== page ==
The officially recognised symptoms of coronavirus include a dry cough and a temperature, and more recently a loss of taste and smell. However, anecdotally many others have been shared, including diarrhoea and body aches.
Recently, after Dominic Cummings (a top aide to Boris Johnson) claimed he wasn't breaking lockdown rules and sightseeing after he was spotted by Barnard Castle, but instead was merely testing whether or not his eyesight was okay after experiencing COVID-19 symptoms, many have been left wondering how (or if) the virus can affect your vision.
The Prime Minister also said he'd experienced changes in his eyesight since contracting coronavirus, "On the point about eyesight, I'm finding I have to wear spectacles for the first time in years… so I'm inclined to think that's very, very plausible."
At present, changes to eyesight has not been added to the NHS list of symptoms, but it looks as though it might be possible, according to experts. We asked Dhruvin Patel, an optometrist & Founder of Ocushield LTD, to explain what might happen to your vision if you were to contract coronavirus, and the likelihood of that happening.
"Coronavirus can present itself in the eye," he confirms. "The main disease it can cause is viral conjunctivitis."
"Coronavirus is flu-like and causes a person's viral upper respiratory tract to become infected," Patel explains. Tear ducts (which are like tiny tunnels that sit near the inside of the eye) are part of the drainage system that goes from your eyes to your throat – and because they're closely linked, viruses such as the flu or coronavirus can cause pink eye by travelling through the tear duct from the nose to the eye.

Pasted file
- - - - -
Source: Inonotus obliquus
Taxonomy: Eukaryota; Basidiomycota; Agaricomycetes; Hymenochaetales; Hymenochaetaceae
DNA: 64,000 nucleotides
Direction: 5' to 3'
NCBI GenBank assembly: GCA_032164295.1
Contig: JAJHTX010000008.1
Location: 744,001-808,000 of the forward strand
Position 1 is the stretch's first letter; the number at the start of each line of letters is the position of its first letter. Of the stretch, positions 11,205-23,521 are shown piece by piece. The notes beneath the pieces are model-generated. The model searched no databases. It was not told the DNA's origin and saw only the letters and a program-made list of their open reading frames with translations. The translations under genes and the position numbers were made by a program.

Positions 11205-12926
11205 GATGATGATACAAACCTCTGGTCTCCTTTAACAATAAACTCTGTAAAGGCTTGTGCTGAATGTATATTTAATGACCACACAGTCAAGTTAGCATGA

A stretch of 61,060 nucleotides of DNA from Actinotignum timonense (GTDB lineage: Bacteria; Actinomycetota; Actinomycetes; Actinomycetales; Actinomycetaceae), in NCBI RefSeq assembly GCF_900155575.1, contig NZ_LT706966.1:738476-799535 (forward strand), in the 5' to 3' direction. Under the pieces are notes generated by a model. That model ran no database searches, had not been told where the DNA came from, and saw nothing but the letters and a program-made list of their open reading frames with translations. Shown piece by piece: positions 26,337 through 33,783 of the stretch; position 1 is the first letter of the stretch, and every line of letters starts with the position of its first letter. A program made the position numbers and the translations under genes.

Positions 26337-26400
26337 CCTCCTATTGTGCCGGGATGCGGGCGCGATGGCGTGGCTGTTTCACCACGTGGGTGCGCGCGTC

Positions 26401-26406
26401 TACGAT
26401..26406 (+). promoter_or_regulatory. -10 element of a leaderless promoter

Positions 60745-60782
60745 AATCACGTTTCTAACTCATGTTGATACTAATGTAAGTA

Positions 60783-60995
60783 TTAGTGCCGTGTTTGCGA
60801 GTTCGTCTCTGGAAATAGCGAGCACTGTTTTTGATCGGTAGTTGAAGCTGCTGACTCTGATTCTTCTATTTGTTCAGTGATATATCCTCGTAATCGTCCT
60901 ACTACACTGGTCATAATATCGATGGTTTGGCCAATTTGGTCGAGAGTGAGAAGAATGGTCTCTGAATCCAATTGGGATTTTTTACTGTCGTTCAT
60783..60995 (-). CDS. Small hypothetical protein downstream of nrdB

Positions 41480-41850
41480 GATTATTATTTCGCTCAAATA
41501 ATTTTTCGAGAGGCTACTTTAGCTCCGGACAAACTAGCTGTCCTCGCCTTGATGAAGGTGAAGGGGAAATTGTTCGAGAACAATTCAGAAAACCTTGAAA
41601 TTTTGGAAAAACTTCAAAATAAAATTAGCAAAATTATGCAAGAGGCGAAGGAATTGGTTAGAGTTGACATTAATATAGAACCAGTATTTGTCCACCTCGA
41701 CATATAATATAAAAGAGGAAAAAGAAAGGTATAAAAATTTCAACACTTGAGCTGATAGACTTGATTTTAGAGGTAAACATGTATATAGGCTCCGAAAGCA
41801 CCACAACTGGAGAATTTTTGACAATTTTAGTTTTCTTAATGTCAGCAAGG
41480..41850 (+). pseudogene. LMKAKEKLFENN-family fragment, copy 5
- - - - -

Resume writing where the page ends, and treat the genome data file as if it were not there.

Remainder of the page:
However, it doesn't sound as though this is especially common. "I wouldn't expect this to be a common occurrence, the statistics currently are showing 1 in 100 people who have coronavirus may get conjunctivitis.”
And what exactly is conjunctivitis? Patel says it's the inflammation or swelling of the conjunctiva, the thin transparent layer of tissue that lines the inner surface of the eyelid and covers the white part of the eye. Viral conjunctivitis symptoms include watery red eyes and can last for up to three weeks.
"In most cases viral conjunctivitis does not affect your vision but in rare instances, you might notice your vision becomes blurry or you may see glare when looking at lights," adds Patel. "It is important to note, in the absence of any other flu-like symptoms such as fever and persistent cough it is unlikely you have coronavirus."
Patel's advice is to not panic if you experience any of the above-mentioned symptoms of the eye without any other issues, as this may just be a normal eye infection. "If you're suffering with flu-like symptoms, then please follow NHS guidelines to isolate, get yourself tested and seek further medical help."
Equally as important, he's keen to stress, is avoiding contact with others after touching your eyes. "There may be viral particles in your tears which can be transferred to others and thus transmitting coronavirus to another."
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